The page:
UFC on Fox 17: Dos Anjos vs. Cerrone 2 – Who’s Getting Paid?

17 Dec , 2015,
McKinley Noble
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UFC on Fox 17 is quietly underscoring the massive embarrassment of riches that MMA fans are having this December. If our latest Fight Matrix Program wasn’t enough of a clue, this weekend hosts one of the most competitive and quality-driven fight cards of the year.

Rafael dos Anjos vs. Donald Cerrone aside, Michael Johnson, Nate Diaz, Junior dos Santos, and Alistair Overeem could all headline their own UFC cards — but as it sometimes happens, we’re getting them all in one event. Let’s enjoy this good fortune and do our thing, as we run down the previous UFC fighter salaries with most-recent Reebok sponsorship payouts for each combatant on Friday’s Fox main card.

Note: Divisional rankings via Fight Matrix. UFC salaries and Reebok figures via MMA Payout and MMA Junkie.

 

Rafael dos Anjos [#1 LW]
$86,000 = $41,000/$41,000 + $4,000 [UFC on Fox 13]

Donald Cerrone [#2 LW]
$152,000 = $76,000/$76,000 [UFC 187]

Analysis: Donald Cerrone has only gotten craftier with age — both inside and outside the Octagon. On little more than hustle, his unique personality, and some good social media tactics, “Cowboy” has secured himself a (relatively) high UFC salary and 8-0 winning streak that puts him solidly in the “21+ bout” range of the Reebok tenure deal.

At 18 UFC fights and (likely) paid comparatively less than the top stars, RDA has a lot more to lose here, while his physique post-USADA testing has been in serious question around most MMA circles. Either way, it’s pretty grim that a loss will cost either man a steep five figures in sponsorship pay.

 

Junior dos Santos [#3 HW]
$260,000 = $130,000/$130,000 [UFC on Fox 13]

Alistair Overeem [#9 HW]
$150,000 = $150,000/$50,000 [UFC on Fox 13]

Analysis: Although we don’t like to say any MMA fighter is overpaid, few men have been a poorer investment for Zuffa than former Strikeforce and K-1 Champion Alistair Overeem. Ever since getting paid a disclosed $380,000 to end Brock Lesnar’s career at UFC 141, Overeem has floundered in the heavyweight division while maintaining contractually-obligated six-figure base salaries that many UFC champions have never been paid.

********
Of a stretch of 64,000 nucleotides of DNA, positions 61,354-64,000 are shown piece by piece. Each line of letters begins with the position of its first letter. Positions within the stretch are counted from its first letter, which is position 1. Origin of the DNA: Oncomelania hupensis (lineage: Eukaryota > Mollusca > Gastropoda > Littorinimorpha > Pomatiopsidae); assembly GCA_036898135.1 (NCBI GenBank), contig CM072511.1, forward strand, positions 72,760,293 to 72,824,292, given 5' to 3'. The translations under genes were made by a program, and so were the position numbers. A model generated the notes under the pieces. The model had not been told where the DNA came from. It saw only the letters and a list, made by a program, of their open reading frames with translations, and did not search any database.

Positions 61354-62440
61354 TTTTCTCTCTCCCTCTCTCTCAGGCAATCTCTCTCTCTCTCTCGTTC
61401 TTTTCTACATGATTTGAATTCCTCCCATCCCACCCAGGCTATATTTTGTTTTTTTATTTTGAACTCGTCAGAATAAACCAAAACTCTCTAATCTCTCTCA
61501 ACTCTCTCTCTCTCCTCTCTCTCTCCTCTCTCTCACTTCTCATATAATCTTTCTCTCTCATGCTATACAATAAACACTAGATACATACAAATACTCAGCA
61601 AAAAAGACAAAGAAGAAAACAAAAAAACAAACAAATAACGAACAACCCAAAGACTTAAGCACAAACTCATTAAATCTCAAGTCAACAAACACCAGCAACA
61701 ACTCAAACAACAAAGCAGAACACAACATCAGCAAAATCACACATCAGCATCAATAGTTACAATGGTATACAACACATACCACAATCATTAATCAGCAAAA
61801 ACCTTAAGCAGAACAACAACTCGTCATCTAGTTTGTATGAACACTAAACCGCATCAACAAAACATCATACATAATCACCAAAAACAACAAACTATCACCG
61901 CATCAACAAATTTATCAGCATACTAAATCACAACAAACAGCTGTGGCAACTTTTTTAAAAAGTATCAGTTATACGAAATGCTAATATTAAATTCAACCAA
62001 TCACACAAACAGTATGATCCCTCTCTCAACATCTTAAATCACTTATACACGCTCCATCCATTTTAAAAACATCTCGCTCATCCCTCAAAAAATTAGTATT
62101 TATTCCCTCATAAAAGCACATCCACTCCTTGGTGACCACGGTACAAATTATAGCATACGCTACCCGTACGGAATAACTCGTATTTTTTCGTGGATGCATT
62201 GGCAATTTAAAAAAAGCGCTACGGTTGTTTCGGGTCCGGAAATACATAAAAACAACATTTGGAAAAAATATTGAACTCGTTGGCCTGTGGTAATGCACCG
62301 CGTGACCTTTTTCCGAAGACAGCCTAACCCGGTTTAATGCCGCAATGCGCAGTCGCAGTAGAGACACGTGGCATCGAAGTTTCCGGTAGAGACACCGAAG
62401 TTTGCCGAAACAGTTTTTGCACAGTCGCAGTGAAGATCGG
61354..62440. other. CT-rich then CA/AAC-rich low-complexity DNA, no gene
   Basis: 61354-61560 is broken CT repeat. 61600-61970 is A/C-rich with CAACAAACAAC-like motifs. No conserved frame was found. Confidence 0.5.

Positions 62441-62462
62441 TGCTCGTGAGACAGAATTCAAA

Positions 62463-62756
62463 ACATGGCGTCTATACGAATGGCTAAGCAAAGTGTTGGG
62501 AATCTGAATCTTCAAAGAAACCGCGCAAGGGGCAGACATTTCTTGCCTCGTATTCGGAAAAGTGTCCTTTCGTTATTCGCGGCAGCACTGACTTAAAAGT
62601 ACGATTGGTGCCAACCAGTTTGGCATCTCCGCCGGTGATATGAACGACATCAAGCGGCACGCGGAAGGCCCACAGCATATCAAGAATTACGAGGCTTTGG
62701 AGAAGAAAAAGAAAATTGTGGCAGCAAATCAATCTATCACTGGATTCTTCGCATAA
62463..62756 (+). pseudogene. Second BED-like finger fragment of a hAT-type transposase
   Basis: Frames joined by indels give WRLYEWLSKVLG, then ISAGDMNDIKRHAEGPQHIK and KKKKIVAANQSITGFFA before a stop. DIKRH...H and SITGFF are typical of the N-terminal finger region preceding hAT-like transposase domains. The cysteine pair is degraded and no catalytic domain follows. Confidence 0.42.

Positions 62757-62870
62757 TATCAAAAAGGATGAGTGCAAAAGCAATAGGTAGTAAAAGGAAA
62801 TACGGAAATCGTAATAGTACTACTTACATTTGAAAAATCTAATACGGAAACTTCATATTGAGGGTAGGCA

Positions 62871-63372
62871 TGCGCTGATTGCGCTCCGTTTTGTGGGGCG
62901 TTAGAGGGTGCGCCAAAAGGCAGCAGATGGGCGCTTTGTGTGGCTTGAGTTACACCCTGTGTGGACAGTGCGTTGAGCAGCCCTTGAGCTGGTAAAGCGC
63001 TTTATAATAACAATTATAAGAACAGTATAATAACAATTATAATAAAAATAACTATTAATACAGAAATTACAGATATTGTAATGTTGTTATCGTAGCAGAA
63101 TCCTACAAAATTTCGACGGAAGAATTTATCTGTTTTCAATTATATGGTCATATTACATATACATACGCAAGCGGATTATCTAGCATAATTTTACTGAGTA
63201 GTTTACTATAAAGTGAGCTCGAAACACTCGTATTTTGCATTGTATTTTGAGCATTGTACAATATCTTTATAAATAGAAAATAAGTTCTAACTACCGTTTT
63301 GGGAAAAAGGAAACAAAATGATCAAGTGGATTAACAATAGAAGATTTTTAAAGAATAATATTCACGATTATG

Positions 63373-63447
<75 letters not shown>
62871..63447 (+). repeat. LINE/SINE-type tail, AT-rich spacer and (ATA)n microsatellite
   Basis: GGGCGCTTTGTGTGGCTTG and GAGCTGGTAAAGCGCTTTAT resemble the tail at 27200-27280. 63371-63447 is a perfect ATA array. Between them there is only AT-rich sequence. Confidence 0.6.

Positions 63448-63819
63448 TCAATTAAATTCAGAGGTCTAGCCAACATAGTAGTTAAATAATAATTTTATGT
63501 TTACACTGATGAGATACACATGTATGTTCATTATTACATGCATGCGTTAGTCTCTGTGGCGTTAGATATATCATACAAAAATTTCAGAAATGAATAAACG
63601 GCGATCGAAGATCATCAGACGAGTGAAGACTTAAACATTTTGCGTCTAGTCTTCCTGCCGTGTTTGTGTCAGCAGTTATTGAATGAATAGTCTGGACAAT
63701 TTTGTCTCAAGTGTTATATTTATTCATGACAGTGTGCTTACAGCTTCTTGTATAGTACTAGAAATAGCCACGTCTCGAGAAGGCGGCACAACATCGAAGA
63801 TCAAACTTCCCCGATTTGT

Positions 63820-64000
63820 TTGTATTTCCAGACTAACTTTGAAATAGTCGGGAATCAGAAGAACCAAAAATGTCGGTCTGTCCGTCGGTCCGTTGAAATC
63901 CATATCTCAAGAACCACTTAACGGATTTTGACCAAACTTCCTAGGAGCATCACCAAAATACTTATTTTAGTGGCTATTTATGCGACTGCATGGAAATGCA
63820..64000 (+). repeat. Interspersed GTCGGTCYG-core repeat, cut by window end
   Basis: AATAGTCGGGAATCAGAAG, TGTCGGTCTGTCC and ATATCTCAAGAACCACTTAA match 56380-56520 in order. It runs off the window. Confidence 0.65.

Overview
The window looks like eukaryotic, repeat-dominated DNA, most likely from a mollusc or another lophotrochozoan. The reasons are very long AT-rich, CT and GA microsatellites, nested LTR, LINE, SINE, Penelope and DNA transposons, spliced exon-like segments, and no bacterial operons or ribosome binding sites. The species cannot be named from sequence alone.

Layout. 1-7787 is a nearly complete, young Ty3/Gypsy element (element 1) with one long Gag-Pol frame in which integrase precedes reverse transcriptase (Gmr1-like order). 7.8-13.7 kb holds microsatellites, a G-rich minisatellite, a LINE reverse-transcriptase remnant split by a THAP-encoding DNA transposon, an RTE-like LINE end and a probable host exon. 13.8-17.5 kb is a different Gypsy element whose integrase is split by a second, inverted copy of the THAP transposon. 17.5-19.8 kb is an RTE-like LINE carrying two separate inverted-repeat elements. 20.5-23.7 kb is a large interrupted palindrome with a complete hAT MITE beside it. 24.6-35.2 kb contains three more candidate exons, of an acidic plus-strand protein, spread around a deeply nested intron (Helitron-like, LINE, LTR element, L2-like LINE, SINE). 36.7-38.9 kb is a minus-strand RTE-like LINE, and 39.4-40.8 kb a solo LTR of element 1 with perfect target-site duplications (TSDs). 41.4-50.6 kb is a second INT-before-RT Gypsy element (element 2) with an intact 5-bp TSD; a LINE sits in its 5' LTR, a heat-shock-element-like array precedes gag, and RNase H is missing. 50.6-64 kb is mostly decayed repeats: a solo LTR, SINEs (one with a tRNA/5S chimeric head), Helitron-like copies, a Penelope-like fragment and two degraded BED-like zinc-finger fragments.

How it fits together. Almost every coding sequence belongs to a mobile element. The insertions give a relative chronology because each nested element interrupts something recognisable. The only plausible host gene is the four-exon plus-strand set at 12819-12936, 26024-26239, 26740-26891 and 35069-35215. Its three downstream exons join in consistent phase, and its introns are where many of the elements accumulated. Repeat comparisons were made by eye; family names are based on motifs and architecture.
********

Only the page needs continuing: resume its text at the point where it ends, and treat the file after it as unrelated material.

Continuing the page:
Junior dos Santos has fared much better, (publicly) making as much money as anyone at heavyweight with a peak of $400,000 as a UFC champion and many years of combat ahead. As an added wrinkle, he’ll face a particularly focused Overeem, who will be testing free agency after this card to see if an offer from Bellator (with sponsorship freedom) turns out to be more than whatever the UFC puts on the table.

 

Michael Johnson [#9 LW]
$36,000 = $18,000/$18,000 [UFC 168]

Nate Diaz [#21 LW]
$16,000** [UFC on Fox 13]

Analysis: Conversely, there’s no denying that Stockton’s Nate Diaz is one of the most underpaid fighters in the UFC. Despite his “21+ bout” status on the Reebok sponsorship ladder and big-name credibility, his disclosed pay looks downright offensive for someone who’s essentially been fighting (note: mostly winning) on the Zuffa payroll since 2004.

Michael Johnson hasn’t had a disclosed paycheck since December 2013, so his updated paperwork after getting bounced from title contention by Beneil Dariush should look rather interesting. By the numbers alone, his progress since Season 12 of The Ultimate Fighter hasn’t exactly been on a breakneck pace to say the least.

 

Randa Markos [#12 W115]
$8,000** [TUF 20 Finale]

Karolina Kowalkiewicz [#13 W115]
N/A (No Salaries Reported)

Analysis: While Randa Markos has noted popularity from her TUF stint and charismatic fighting style, it’s hard to tell if her bout with one-time Invicta veteran Karolina Kowalkiewicz is a sink-or-swim situation. If she loses, that’s probably grounds for a pink slip, but women’s strawweight is still an incredibly thin division.

What’s most likely is that the loser here faces Paige VanZant as the UFC tries to rebuild their fallen star. Either way, neither woman stands to see much in their disclosed fighter salaries, thanks to the steep Reebok ladder and relatively low divisional payouts.

 

Other Notes: Like we mentioned at the top of this column, there’s a wealth of great talent on this card, from Sarah Kaufman to Josh Samman to Nik Lentz and more. About the only thing more exciting than the actual match-ups on paper is wondering who’s going to bank “Performance of the Night” bonuses after everything is said and done — so make sure to tune in on your respective TVs and enjoy this for all it’s worth.

 

# = Rankings Position
* = Reebok Sponsorship (since July 2015/UFC 189)
** = Loss, disqualification, no-contest, or no win bonus

UFC / Reebok Sponsorship Tiers

UFC Champion — $40,000
Title Challenger — $30,000
21+ UFC bouts — $20,000
16 to 20 UFC bouts — $15,000
11 to 15 UFC bouts — $10,000
6 to 10 UFC bouts — $5,000
1 to 5 UFC bouts — $2,500

Disclaimer: UFC salaries and Reebok payouts do not represent the full value or accurate dollar amounts paid to UFC fighters, which includes private gifts, unreported bonuses, and total undisclosed pay. “Performance of the Night” and “Fight of the Night” UFC bonus are not included. These figures also do not account for taxes, insurance, miscellaneous commission fees, or fighter expenses including traveling costs, gym fees, medical payments, coach salaries, and fighter management.

 

Follow McKinley Noble at @KenTheGreat1.